“Colonoscopy screening is largely unheard of in the Russian-speaking community,” said Assemblyman Alec Brook-Krasny. “Until recently, colon and rectal cancer prevention programs did not exist in Russia. Russian-Americans are simply unaware of this beneficial procedure. The Russian-speaking population in New York needs to be informed of colonoscopy screening and the ability of preventing colon and rectal cancers. With the help of the Department of Health and the local hospitals, we can educate the Russian-speaking community in preventative screenings.”

“Each year, hundreds of New Yorkers die of colon cancer, the second leading cause of cancer-related death,” said Councilman and Finance Chair Domenic M. Recchia, Jr. “This does not have to be the case given the accessibility to colon screenings provided by public hospitals throughout our city. I’d like to thank the New York City Health Department and Health, Hospitals Corporation for making it possible that more New Yorkers have access to the best preventive measures that will ensure a long and healthy life.”

Colorectal cancer is the second deadliest cancer, killing approximately 1,400 New Yorkers each year. But colonoscopy screening saves lives. Colonoscopies detect precancerous polyps—abnormal growths in the colon or rectum— which can then be removed before they turn life-threatening. This test also detects cancer early, and when found at an early stage, colon cancer is 90% curable. People should begin screening at the age of 50, or younger than that for those who are at high risk. In the last five years alone, HHC doctors have performed more than 105,000 colonoscopies and removed pre-cancerous polyps from more than 22,000 patients. HHC is committed to colon cancer prevention and early detection and colonoscopies are available at little or no cost year round at all 11 public hospitals, including Coney Island Hospital.

Over the past decade the disparity in colonoscopy rates between whites, Asians, African-Americans, and Hispanics has vanished. In 2003, Asians had a colonoscopy rate of 24%; African-Americans were at 35%; and Hispanics were at 38%, compared with whites at 48%. By 2010 these inequalities were eliminated, and the rates for all of these groups are now statistically the same as the rate for whites. Progress has been slower among smaller ethnic subgroups in New York City, such as the Russian-speaking community, whose colonoscopy rate of 56% is ten percentage points below the citywide average, according to the Health Department’s Community Health Survey.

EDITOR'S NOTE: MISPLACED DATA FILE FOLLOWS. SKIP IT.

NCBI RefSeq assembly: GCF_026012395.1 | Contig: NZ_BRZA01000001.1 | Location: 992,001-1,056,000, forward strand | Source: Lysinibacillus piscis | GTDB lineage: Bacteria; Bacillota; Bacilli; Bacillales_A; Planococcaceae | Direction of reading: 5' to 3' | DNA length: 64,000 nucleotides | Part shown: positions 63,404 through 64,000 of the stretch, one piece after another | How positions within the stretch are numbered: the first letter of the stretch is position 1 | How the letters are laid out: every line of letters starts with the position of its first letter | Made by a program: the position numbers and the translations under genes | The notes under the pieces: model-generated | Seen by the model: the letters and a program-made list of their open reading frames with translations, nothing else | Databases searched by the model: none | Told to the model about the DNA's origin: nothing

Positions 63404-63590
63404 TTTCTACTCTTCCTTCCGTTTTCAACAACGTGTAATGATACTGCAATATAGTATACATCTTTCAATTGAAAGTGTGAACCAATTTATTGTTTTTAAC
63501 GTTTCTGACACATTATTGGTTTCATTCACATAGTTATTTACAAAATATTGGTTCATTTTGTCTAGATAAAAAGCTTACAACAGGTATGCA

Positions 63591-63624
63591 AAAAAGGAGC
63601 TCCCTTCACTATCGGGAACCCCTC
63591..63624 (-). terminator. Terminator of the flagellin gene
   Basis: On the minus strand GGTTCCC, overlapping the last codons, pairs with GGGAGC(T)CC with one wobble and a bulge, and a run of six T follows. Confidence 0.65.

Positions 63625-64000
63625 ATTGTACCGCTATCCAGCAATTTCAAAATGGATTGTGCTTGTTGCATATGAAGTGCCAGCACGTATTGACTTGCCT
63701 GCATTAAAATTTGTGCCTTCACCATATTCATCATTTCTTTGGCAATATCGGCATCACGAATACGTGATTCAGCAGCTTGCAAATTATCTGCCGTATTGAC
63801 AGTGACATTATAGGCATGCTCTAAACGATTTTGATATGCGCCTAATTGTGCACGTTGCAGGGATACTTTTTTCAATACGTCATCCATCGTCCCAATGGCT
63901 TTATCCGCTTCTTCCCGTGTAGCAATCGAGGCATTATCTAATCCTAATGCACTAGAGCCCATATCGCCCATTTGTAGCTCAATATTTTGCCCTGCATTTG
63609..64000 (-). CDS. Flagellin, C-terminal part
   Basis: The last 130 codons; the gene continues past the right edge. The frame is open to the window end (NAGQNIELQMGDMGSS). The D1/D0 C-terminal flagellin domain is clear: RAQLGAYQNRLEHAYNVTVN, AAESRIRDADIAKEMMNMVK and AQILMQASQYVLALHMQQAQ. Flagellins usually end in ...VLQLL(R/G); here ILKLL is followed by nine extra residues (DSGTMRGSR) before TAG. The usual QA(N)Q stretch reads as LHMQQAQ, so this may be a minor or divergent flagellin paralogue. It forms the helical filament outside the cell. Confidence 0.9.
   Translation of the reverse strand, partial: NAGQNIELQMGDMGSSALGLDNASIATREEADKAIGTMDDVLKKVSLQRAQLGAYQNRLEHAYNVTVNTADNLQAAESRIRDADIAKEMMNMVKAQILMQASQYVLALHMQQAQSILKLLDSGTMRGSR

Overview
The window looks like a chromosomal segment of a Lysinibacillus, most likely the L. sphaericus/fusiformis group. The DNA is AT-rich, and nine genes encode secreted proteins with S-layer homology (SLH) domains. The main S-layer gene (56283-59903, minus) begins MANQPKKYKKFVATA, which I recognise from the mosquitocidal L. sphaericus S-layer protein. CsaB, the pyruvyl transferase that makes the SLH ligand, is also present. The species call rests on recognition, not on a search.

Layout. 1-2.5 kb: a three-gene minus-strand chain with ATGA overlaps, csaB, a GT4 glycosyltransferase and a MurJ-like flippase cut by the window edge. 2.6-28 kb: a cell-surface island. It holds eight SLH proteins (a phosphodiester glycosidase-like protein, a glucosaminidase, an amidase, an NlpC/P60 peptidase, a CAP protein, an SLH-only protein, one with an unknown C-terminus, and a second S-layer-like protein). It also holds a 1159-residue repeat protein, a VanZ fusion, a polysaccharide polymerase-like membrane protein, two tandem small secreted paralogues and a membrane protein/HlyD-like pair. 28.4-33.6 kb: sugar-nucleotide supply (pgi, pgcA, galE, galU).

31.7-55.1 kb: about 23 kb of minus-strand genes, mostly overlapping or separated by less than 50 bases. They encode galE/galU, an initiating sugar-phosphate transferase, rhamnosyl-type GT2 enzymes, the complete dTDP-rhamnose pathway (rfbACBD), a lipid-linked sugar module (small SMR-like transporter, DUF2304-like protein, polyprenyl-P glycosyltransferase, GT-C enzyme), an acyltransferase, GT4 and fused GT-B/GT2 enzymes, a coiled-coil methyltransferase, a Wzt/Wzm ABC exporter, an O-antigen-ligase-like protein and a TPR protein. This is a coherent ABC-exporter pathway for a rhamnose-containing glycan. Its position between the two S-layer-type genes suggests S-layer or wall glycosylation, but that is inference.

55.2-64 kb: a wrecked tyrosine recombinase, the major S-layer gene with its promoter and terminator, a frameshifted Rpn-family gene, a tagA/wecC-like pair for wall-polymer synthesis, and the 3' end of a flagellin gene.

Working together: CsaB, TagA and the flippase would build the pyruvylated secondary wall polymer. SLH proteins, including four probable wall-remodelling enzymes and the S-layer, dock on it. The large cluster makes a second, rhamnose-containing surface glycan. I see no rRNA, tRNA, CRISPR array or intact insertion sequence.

To address this inequality, the Health Department and Health and Hospitals Corporation have joined to get the word out to the Russian community. The Health Department is also partnering with New York University School of Medicine to work with community groups and key leaders in the City’s Russian-speaking community to better understand their low colonoscopy screening rates. The initiative aims to determine why some people in the Russian-speaking community are getting screened, and others are not. The information gathered will help shape strategies to address barriers to screening with the goal of increasing screening rates for this community and to continue the progress seen citywide.

To reduce your risk of colon cancer:

  • Don’t smoke
  • Maintain a healthy weight
  • Exercise regularly
  • Eat a diet rich in fiber, fruits and vegetables
  • Get Checked. Get a colonoscopy

For more information on where to go for colon cancer screening please call 311 or search for “Colonoscopy” on